The Supreme Court has restated that the label that the parties apply to a work contract is not determinative of the worker’s status if it does not reflect the reality. The Court went on to say that a tribunal/court can disregard any express terms which do not reflect the actual intentions of the parties, even where there is no attempt to mislead.
This case involved a group of car valeters who were engaged under written contracts which stated that they were self-employed. These contracts also said that the valeters did not have to accept offers of work, that they could send a substitute in their place and that they were responsible for their own income tax.
Some of the valeters brought a case claiming a right to the national minimum wage and holiday pay. In order to be entitled to these the valeters had to effectively establish that they were employees.
It is established law that to qualify as an employee a number of criteria must be satisfied. These are:
- The individual must provide his personal services
- The employer must have a sufficient degree of control over the employee
- There must be an obligation on the employer to provide work and on the employee to do this work.
Although it appeared that the valeters were not employees, as their contracts contained terms which would preclude an employer/employee relationship, the Supreme Court said that tribunals and courts are not constrained by written terms of an agreement and that they may examine the reality of the situation.
It was decided that individuals who had been treated as self-employed were actually employees. In practice they had no control over what they did, were subject to the direction of the company’s employees and could not source their own work materials.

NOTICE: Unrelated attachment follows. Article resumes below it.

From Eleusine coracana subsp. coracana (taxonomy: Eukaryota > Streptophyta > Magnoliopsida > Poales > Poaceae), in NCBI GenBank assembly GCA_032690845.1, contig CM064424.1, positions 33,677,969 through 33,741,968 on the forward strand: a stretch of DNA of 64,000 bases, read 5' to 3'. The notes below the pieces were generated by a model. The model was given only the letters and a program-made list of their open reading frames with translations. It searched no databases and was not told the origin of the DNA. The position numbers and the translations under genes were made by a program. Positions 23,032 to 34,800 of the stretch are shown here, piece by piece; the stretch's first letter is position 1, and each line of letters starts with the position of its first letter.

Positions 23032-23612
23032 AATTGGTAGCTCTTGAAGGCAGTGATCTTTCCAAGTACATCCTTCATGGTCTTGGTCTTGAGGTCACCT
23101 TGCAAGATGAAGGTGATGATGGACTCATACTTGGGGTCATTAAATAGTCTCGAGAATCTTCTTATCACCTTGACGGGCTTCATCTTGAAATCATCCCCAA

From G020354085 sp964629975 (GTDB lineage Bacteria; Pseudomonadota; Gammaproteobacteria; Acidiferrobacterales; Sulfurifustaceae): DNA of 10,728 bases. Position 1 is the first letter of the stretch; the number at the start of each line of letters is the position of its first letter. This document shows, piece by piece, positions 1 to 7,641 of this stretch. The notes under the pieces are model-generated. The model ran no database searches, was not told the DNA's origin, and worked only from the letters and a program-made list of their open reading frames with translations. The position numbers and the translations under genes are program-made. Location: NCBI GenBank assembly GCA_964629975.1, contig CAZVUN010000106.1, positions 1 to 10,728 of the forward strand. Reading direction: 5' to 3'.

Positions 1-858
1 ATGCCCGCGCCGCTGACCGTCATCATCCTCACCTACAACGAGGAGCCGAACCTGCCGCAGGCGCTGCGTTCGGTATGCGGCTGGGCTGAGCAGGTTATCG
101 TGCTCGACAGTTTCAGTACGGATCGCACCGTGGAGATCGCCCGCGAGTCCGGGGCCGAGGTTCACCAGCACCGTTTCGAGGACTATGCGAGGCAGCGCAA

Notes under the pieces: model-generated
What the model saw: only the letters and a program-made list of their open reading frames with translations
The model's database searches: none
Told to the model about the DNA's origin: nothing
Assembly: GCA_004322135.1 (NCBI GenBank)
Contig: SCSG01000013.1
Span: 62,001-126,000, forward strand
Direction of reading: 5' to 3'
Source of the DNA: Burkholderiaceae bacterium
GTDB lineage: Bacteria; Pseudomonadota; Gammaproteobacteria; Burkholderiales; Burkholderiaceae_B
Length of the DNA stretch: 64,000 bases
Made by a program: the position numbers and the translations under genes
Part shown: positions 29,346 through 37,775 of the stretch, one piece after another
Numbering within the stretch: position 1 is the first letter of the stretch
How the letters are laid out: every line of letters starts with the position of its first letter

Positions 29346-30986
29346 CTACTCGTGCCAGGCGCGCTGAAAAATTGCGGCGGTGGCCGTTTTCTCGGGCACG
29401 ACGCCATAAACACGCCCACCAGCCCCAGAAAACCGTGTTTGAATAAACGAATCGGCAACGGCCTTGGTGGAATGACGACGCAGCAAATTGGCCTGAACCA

It is interesting to note that HMRC had previously determined that the valeters were self-employed.
What are the implications of this decision?
The real lesson of case is that the written documents must reflect the reality of the situation. A contract which is drafted on the basis of self-employed status will not prevent the workers having the status of employees if that is how they are treated in practice. The consequences of that can be significant. Not only will the workers have access to a number of statutory rights such as unfair dismissal, redundancy payments and maternity/paternity rights, but there will be obligation to account for PAYE income tax and NIC social security contributions. In addition employers have duties under the prevention of illegal working legislation not to employ anybody who does not have the right to work in the UK (there are both civil and criminal sanctions for failing to do so, including a maximum civil fine of up to £10,000 per illegal worker). This does not apply to self-employed or agency workers.
This is an area in which there has been a considerable amount of litigation over recent years and is to be welcomed as a definitive statement of the law. Employers should now review their contractual documentation relating to contractor staff and compare that with the relationship those individuals in fact have with the organisation. If there appears to be a significant disparity then remedial action will need to be taken either to restore what is happening on the ground to what was originally envisaged or acknowledge the current situation and change the individual’s status.